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buying a car

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How to Buy a Car Without Losing Your Mind (or Your Wallet)

By Erin Wood

Having to buy a car is like having a sliver stuck under my fingernail. It’s painful and annoying, I know I have to deal with it, but it’s going to take forever. Might as well pack a lunch too, because the second you decide you want to test drive something they have you trapped. Read more

estate planning, financial planning,

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Why You Need a Will (and You Need One Today)

by Sarah Duey, JD, CFTA, CAP®, Vice President, Trust Services

Who wants to spend an afternoon thinking about their mortality? No one, which is why more than half of Americans don’t even have a will.

The foundation of your estate plan is a Last Will and Testament. Read more

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Exposing the Top 7 Social Security Myths

By Josh Nelson, Wealth Advisor

Did you know that 67 million people received Social Security benefits in 2017? Despite so many retirees relying on Social Security income, many don’t fully understand these benefits. Moreover, there are many misconceptions about the U.S. government’s pension system that aren’t quite accurate. Continue reading this article for a breakdown of the top 7 myths surrounding Social Security benefits.
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long term care planning

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5 Reasons to Think About Long-Term Care Planning Today

By Jamie Hopkins, Director of Retirement Research at Carson Group

I once received an email from a family friend about long-term care insurance. He was frustrated over a premium increase – which wasn’t the first rate hike – yet, he was still thankful for the policy. Read more

retirement planning, financial advising, Carson Wealth, Omaha, Nebraska

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Retirement Planning: What Are You Waiting For?

By Jake Bleicher, Equity Analyst, CFA®

Almost half of households near retirement have nothing saved, and that’s a big problem. I believe the biggest headwind is merely getting started: saving money is hard to do. Read more

retirement security

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Future Funding of Social Security Is A Pivotal Piece To Retirement Security

By Jamie Hopkins

You’ve probably heard of the three-legged retirement savings “stool.” The idea is that a quality savings plan for retirement starts with having three aspects of saving: personal savings, employer retirement savings and government-provided benefits. Read more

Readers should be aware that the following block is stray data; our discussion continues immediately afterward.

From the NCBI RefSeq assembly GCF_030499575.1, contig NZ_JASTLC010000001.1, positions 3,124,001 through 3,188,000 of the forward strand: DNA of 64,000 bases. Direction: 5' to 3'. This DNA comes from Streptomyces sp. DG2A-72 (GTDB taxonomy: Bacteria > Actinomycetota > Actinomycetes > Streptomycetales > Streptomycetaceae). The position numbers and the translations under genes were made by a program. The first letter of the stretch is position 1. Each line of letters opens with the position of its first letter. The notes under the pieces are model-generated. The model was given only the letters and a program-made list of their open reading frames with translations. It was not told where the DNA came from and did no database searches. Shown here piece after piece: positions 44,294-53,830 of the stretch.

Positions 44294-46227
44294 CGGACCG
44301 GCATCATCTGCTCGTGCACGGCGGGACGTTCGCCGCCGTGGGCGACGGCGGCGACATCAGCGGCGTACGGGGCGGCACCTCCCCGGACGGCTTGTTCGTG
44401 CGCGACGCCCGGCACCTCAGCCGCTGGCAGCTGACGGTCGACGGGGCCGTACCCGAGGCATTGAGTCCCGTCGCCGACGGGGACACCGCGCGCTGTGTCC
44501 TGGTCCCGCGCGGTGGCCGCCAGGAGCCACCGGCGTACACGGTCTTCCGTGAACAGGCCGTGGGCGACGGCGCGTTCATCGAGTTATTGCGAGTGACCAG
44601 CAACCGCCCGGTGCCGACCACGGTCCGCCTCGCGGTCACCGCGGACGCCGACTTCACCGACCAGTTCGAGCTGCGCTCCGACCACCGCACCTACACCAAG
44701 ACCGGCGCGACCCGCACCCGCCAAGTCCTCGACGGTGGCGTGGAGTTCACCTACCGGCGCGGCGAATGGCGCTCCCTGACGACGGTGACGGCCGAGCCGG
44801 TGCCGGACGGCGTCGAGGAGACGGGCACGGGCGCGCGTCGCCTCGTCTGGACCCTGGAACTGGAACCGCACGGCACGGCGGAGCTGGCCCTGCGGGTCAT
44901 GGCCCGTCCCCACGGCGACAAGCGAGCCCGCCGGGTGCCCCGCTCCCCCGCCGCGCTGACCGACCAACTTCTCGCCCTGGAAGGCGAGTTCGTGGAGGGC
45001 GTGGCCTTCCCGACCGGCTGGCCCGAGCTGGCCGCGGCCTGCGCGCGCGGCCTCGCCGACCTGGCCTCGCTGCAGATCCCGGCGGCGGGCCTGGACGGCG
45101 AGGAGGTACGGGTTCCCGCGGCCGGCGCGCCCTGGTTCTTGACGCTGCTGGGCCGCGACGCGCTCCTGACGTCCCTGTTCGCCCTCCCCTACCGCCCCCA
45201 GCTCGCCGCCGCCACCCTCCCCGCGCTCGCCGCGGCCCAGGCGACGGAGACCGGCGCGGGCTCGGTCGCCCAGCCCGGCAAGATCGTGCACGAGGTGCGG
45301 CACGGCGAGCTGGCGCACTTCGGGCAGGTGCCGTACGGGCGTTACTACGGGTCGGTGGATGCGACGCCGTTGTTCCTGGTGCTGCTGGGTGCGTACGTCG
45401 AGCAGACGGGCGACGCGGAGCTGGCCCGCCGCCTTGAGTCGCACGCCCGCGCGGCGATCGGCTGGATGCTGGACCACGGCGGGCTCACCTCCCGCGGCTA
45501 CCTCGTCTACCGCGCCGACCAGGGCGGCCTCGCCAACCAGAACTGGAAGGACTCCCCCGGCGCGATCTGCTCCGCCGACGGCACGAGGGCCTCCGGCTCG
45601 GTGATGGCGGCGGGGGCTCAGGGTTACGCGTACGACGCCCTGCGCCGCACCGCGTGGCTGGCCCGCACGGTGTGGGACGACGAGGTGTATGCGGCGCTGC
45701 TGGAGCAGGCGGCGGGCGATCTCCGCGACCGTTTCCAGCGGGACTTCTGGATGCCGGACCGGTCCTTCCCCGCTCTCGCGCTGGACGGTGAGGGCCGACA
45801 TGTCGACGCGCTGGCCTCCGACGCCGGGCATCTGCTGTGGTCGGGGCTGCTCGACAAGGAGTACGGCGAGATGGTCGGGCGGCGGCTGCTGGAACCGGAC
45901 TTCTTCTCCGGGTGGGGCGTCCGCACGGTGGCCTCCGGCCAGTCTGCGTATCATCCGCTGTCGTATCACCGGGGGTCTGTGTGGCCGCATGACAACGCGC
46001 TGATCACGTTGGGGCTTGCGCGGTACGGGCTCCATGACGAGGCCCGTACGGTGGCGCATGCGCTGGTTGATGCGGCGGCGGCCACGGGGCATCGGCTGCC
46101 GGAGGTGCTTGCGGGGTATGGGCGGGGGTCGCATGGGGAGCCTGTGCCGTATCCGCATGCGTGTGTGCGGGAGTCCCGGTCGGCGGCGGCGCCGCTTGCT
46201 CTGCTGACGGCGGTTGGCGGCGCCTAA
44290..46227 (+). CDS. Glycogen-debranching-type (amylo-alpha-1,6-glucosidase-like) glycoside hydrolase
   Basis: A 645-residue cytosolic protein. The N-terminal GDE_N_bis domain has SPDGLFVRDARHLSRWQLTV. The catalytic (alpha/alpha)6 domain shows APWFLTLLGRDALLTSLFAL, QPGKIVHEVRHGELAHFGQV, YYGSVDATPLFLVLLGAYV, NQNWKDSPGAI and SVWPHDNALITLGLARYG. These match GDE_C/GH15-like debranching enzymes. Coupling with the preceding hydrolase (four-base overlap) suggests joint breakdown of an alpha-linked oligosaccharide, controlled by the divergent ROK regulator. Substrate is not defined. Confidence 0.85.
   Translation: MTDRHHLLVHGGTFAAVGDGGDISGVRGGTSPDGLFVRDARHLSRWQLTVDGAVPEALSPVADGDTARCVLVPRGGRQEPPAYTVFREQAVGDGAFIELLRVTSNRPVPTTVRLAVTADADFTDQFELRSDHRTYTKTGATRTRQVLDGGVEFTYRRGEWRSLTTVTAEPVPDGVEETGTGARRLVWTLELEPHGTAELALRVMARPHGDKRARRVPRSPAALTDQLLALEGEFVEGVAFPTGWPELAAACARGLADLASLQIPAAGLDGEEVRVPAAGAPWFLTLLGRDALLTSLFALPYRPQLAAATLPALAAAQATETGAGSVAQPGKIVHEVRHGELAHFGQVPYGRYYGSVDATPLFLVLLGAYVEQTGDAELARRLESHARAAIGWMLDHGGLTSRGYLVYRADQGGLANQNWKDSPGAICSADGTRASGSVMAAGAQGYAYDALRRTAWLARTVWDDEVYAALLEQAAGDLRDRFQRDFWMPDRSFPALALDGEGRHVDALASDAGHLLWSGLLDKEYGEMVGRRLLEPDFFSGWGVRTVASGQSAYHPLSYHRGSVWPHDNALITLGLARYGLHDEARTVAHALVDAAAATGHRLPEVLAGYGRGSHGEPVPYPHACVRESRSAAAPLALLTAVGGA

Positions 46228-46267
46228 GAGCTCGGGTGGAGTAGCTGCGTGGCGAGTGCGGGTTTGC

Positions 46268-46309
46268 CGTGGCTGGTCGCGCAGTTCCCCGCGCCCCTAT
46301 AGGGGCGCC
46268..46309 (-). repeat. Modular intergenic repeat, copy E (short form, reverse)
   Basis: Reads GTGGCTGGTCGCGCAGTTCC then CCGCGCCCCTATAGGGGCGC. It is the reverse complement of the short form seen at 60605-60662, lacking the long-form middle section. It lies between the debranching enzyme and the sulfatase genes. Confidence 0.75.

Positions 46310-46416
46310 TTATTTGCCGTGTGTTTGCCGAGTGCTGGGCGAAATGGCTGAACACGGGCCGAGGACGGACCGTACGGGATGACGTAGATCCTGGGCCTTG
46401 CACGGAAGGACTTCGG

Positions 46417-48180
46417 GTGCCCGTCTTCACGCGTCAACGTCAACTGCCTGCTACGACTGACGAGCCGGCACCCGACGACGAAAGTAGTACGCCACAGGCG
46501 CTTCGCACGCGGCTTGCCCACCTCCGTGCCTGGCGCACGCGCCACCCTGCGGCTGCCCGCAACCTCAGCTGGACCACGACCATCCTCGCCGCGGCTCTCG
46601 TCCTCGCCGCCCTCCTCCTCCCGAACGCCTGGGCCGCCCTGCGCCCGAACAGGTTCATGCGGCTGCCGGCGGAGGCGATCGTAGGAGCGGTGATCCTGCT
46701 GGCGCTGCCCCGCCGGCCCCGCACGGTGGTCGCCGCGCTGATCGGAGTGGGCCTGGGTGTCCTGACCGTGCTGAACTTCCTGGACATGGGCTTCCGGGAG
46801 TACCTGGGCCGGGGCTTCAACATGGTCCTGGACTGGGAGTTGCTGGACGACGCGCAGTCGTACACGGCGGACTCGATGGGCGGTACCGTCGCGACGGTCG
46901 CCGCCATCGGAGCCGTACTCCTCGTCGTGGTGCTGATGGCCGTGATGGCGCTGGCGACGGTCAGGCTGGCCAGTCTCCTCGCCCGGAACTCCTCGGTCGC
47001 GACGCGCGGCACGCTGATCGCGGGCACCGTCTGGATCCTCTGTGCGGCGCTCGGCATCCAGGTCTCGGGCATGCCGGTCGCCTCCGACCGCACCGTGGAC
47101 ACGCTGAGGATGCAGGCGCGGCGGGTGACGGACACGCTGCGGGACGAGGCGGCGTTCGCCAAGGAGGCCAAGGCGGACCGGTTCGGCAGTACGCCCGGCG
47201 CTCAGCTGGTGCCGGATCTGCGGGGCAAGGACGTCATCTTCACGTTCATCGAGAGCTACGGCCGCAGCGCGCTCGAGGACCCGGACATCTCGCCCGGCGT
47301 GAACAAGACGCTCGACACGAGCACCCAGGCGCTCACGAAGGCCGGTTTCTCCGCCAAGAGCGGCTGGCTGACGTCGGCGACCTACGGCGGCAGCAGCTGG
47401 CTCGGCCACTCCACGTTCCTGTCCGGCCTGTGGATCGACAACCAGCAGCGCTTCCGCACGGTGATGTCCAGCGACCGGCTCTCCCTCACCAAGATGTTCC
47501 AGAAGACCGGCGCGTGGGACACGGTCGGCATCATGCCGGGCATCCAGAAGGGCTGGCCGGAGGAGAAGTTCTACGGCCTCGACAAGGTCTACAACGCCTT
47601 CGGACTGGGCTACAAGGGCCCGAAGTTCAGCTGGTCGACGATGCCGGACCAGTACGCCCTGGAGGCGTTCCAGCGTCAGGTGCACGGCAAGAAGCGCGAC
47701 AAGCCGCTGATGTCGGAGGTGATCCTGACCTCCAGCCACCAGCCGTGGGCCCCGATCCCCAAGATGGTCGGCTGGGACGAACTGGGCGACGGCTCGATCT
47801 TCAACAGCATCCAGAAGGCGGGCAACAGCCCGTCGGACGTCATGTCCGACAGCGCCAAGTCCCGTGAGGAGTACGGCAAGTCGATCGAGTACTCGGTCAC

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5 Kid-Friendly Financial Literacy Tips

By Josh Nelson, Wealth Advisor

Who is teaching your kids or grandkids about money? They likely aren’t learning about it in school; only 17 states in the U.S. currently require students to take a personal finance course. Many parents avoid talking with their kids about money because of their own financial frustrations or regrets. If kids aren’t learning about money at home or school, then they are either left in the dark or will learn financial habits from their peers and the media. Read more

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Took Their Ball and Went Home: Staying in Play with Job-Creators

Valentine’s Day was tough on New Yorkers who hoped to benefit from the more than 20,000 new jobs from Amazon’s move there (not to mention all the additional jobs from construction and supporting the new employees). Read more

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5 Tips for When the Markets Get Rocky

By Josh Nelson, Wealth Advisor

Many investors are familiar with the emotional impact that often comes with market volatility. When stock markets swing in extreme directions or change suddenly, investors can feel anxious and make decisions based on emotion that can hurt their pocket. This is a natural reaction when the markets are volatile, especially when the future seems uncertain and negative news headlines are abundant. Read more

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Tax Cuts and Jobs Act Changed Things More Than You Realize

The Tax Cuts and Jobs Act made a lot of changes. It was the single largest tax reform bill in nearly 30 years. However, the impact of the TCJA might be a lot broader than most realize. Almost every small business owner in the country is impacted by a new tax deduction called 199A. Read more